Yellowstone Superintendent Dan Wenk has expressed concern over the future of Yellowstone’s grizzly population.
Per Wenk, speaking to Wyofile, a proposal from the U.S. Fish and Wildlife Service to delist Yellowstone area grizzly bears from the Endangered Species List could lead to a worrying decline in the population—a concern shared by many visitors to Yellowstone National Park who hope to see grizzlies and other bears.
Just a few weeks ago, Wenk was the sole dissenter at a meeting of the Yellowstone Ecosystem Subcommittee, voting no on a proposed conservation strategy. Wenk expressed disappointment that the plan didn’t put more focus on the population’s long-term health, especially in the immediate aftermath of a delisting proposal. From Wyofile:
The reason there is potential for a declining population lies in the scientific methods used to determine grizzly numbers, whether those methods will change, and whether such changes might result in the loss of hundreds of bears throughout the Yellowstone area.
As envisioned by Fish and Wildlife, bears will continue to be counted using what’s known as the Chao 2 method. Researchers generally agree it is a conservative model that underestimates the population. The latest calculation using Chao 2 estimates there are about 690 grizzlies in the “Demographic Monitoring Area” in and around Yellowstone. Federal post-delisting plans have a goal for three states around Yellowstone — Idaho, Montana and Wyoming — to manage for an average of 674 grizzlies in the area.
But federal post-delisting plans also call for using the “best-available science” in monitoring grizzlies. That’s what worries Wenk.
What would happen, the superintendent asked, if a new, “best-available-science” population calculation method was adopted. What if a new method estimated there were 1,000 or 1,100 grizzlies in the area? Those are figures that many wildlife experts believe are more accurate than numbers derived from Chao 2. Already a counting method known as “mark-resight” has been touted by researchers as a more accurate estimator.
In such an instance — where the population estimate increases due to a change in methods — federal plans do not also call for raising the management goal of only 674 grizzlies. So instead of having only 19 bears above objective — as is the situation today — bear counters would see 319 or 419 bears above objective.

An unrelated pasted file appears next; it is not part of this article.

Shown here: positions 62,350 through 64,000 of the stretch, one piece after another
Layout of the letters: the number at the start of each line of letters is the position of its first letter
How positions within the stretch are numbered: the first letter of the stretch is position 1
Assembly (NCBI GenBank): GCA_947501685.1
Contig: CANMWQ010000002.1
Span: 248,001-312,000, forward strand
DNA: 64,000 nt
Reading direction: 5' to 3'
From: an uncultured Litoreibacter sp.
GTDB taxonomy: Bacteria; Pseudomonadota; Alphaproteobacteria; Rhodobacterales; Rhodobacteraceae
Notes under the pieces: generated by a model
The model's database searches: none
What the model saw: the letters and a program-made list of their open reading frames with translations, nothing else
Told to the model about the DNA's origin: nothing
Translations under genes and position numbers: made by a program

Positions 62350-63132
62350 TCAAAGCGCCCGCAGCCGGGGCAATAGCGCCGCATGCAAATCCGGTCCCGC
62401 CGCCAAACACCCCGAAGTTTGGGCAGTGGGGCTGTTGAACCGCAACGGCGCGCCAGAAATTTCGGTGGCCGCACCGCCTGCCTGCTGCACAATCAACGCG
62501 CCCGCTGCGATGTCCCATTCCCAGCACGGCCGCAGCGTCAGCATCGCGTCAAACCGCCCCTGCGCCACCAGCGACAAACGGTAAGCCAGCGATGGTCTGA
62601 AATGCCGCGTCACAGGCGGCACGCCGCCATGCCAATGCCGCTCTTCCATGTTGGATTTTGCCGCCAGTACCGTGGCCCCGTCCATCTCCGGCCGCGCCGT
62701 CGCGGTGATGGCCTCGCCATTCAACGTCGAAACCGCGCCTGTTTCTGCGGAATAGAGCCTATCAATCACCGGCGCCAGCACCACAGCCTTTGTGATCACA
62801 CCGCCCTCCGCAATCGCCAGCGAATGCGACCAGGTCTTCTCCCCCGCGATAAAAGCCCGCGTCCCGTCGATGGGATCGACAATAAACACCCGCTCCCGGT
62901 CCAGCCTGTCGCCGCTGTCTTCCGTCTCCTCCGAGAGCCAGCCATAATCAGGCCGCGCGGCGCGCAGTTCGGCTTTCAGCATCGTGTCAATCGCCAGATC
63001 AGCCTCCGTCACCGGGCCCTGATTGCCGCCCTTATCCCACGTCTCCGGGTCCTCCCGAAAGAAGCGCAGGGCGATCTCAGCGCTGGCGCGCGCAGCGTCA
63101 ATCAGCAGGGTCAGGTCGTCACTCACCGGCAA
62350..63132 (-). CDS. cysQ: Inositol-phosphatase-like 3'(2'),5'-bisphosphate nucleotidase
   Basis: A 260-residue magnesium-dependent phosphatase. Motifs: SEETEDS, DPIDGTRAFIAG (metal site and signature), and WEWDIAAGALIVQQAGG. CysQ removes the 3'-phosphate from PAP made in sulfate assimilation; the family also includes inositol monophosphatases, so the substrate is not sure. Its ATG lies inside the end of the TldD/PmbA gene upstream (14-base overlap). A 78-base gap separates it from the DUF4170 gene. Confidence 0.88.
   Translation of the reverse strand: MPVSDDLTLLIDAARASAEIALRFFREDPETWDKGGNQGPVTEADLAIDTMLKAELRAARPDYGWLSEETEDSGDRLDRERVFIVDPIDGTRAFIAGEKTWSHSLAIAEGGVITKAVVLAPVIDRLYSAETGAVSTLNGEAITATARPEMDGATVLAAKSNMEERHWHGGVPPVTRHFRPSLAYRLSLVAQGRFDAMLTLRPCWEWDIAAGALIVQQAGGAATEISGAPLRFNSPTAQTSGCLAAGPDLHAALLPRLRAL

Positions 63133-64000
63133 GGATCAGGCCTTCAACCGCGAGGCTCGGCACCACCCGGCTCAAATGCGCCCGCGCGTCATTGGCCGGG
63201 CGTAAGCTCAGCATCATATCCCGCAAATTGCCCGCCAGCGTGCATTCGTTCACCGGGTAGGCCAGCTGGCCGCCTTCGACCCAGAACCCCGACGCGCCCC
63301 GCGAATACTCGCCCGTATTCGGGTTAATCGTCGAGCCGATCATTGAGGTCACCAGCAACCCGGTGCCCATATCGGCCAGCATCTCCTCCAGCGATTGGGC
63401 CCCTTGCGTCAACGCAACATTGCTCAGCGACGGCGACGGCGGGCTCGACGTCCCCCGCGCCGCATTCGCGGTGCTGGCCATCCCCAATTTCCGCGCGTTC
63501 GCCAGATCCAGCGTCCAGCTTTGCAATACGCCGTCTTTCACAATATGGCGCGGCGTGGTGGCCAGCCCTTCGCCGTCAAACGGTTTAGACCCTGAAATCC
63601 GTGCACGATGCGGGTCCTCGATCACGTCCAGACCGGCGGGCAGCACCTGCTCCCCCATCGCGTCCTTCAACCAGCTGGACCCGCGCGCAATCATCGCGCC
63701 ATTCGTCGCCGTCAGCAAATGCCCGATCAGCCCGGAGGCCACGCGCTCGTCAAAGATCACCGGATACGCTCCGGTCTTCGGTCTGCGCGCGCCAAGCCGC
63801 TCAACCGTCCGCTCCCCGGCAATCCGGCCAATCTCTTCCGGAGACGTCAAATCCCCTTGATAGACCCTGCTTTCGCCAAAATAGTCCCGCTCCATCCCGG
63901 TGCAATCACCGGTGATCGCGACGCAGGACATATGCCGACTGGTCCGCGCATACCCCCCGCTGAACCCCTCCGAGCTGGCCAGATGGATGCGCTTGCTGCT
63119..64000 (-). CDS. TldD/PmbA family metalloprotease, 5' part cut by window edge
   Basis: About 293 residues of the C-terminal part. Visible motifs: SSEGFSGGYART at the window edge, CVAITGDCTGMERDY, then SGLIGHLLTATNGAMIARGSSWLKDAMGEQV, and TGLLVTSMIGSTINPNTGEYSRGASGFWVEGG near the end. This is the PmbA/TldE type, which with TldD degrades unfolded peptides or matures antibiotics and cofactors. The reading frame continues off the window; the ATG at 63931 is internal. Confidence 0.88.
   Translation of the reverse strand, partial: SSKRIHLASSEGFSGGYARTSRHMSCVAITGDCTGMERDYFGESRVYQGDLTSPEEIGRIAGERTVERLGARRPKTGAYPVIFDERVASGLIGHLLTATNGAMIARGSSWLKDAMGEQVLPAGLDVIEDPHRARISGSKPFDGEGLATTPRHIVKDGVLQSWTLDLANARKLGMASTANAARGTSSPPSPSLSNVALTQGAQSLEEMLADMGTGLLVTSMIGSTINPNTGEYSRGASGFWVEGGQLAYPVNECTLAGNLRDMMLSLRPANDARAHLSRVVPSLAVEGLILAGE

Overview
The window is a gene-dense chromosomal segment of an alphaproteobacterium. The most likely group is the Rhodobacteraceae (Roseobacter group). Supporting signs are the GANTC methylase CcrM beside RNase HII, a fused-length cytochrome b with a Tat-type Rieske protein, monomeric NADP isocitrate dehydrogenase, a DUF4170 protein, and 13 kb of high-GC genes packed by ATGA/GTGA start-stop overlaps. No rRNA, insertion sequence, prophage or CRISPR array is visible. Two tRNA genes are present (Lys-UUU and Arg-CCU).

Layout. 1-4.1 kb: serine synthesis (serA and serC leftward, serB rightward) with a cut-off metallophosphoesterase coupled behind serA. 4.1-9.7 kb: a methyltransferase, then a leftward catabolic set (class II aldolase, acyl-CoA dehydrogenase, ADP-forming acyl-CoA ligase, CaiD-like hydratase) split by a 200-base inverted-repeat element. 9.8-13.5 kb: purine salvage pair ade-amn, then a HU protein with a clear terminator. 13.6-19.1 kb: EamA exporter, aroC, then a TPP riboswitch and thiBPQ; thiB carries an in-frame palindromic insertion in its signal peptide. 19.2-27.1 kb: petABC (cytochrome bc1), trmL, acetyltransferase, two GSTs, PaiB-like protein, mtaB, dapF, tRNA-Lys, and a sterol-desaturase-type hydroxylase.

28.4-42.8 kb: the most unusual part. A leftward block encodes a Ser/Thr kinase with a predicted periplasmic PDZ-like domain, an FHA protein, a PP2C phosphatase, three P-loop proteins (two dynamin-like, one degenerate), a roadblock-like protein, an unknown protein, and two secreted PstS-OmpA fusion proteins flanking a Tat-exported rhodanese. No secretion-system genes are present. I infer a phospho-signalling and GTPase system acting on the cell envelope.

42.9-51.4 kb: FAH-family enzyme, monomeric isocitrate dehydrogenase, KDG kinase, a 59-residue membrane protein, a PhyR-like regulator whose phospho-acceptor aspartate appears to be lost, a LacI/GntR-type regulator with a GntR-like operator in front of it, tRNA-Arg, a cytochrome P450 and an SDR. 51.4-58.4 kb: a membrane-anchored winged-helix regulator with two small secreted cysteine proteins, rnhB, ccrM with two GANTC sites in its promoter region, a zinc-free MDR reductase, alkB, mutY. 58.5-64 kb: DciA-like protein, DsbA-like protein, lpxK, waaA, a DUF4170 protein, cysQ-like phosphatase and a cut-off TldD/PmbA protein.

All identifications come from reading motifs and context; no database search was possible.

That could put something like 400 bears at risk, Wenk said, potentially altering the entire ecosystem.
“I believe it changes [the current situation] dramatically,” Wenk said. “My fear is if they use another method of counting … they’ll implement higher rates of mortality to drive the population down.”
Wenk says he also fears that, even if a new counting method uncovers more grizzlies in the Yellowstone area, the new count would not be factored into state or federal plans. Wenk uses the word “recalibrate” to describe what he hopes agencies would do when presented with a new count.
“Nowhere does it give me the assurance that we’re managing for a stable population at the time of delisting,” Wenk told Wyofile.
Wenk’s concerns face widespread opposition from other members of the Subcommittee, with some saying Wenk’s concern for Yellowstone’s grizzlies is mitigated by the scope of the Park. From Wyofile:
Wyoming Game and Fish Chief Game Warden Brian Nesvik said he’s talked extensively with Wenk about the topic and believes Yellowstone will be OK. Mortality limits agreed to by states and Fish and Wildlife are a “stopgap” that would keep numbers from falling.
“I strongly believe the mission of the parks and the mission of the state can be achieved simultaneously,” Nesvik said. “[Wenk’s] mission and their preservation model in the park is not impacted by the state’s mission and the state’s objectives outside the park.”
Even if managers find there are more than 750 grizzlies in the area, “there still is a cap or limit on the number of bears that can be taken,” he said. “We’re bound by those recovery criteria, that have mortality limits.”
Wyoming has allowed black bear hunting right up to park boundaries, with no corresponding loss of black bear viewing opportunities in national parks, Nesvik said. That population is “as high or higher than it’s ever been.”
“This really comes down to the fundamental belief of the state that the ESA science establishes what recovery is. When that’s achieved, management goals lie with the state. That’s what the law requires.”
Regional National Park Service Director Sue Masica has echoed Wenk’s concerns, saying that hunting outside Yellowstone National Park could particularly impact so-called “roadside bears” who venture out of the Park.
The state of Wyoming has not released any information regarding potential hunting plans, although it has (like Montana and Idaho) submitted a draft plan to the USFWS. Per Wyofile, a potential hunting plan could include hunting along Park boundaries or even in the John D. Rockefeller Jr. Memorial Parkway. State officials have said their first focus would be on bears “that get into conflicts” or live along the edge of the Greater Yellowstone Ecosystem.